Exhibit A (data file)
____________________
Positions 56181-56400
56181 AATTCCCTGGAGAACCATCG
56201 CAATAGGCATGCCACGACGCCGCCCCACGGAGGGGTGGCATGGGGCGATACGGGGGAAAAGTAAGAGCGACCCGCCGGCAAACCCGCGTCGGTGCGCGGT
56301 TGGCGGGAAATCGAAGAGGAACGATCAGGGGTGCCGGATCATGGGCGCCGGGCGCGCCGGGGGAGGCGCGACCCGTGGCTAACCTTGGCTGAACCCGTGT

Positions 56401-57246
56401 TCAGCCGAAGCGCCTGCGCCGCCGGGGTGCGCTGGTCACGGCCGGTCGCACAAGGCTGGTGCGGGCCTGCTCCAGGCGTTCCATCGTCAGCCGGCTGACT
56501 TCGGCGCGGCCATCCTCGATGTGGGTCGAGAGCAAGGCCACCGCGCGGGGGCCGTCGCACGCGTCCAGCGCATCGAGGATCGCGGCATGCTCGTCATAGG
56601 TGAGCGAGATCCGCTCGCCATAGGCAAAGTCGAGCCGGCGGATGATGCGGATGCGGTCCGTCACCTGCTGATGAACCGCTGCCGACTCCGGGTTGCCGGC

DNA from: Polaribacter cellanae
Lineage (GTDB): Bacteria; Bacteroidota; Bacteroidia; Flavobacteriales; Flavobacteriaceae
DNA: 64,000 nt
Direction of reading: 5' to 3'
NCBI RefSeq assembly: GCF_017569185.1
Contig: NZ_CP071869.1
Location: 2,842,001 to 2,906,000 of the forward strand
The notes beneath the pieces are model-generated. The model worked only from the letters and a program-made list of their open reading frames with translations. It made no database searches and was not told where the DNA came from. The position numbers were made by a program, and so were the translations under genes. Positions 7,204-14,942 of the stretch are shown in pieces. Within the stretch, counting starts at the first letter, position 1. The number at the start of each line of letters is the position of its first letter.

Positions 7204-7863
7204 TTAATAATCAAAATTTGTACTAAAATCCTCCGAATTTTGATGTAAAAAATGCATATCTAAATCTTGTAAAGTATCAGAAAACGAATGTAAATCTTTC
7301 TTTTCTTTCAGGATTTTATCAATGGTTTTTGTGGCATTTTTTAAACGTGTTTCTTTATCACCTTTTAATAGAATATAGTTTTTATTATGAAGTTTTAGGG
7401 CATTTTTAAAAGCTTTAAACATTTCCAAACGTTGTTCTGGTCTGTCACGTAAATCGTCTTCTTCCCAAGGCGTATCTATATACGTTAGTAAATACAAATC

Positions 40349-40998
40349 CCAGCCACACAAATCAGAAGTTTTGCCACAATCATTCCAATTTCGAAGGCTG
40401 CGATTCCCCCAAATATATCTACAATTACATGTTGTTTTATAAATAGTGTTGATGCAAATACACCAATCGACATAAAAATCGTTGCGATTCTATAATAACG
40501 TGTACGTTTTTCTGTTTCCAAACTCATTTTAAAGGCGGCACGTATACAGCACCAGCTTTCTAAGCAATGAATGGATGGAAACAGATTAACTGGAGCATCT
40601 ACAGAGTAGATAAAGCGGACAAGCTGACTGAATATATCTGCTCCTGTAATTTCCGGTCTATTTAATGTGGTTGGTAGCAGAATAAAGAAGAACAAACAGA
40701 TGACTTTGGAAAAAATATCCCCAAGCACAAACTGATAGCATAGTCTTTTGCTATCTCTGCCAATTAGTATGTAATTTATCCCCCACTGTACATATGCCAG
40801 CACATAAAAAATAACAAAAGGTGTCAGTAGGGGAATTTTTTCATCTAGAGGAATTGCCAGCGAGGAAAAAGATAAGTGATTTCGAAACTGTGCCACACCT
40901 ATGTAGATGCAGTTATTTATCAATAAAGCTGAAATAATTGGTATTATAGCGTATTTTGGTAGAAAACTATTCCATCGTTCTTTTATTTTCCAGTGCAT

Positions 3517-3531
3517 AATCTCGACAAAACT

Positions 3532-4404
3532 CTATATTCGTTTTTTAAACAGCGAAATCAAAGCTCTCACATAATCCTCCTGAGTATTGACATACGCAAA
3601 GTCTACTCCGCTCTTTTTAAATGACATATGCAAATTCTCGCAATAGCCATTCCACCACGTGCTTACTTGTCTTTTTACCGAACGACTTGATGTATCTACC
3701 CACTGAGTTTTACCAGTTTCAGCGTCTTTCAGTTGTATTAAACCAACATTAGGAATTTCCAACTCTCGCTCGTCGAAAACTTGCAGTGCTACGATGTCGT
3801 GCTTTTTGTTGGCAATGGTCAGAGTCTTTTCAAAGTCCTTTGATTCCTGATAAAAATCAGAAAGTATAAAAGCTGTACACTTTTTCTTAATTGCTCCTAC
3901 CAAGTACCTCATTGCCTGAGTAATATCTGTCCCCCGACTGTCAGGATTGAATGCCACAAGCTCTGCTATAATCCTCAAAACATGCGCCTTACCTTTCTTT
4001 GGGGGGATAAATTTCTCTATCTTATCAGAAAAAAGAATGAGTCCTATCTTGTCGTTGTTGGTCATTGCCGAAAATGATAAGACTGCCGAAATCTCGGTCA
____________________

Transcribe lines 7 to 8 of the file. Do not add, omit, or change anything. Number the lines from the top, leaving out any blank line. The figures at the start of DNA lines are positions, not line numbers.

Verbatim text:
56501 TCGGCGCGGCCATCCTCGATGTGGGTCGAGAGCAAGGCCACCGCGCGGGGGCCGTCGCACGCGTCCAGCGCATCGAGGATCGCGGCATGCTCGTCATAGG
56601 TGAGCGAGATCCGCTCGCCATAGGCAAAGTCGAGCCGGCGGATGATGCGGATGCGGTCCGTCACCTGCTGATGAACCGCTGCCGACTCCGGGTTGCCGGC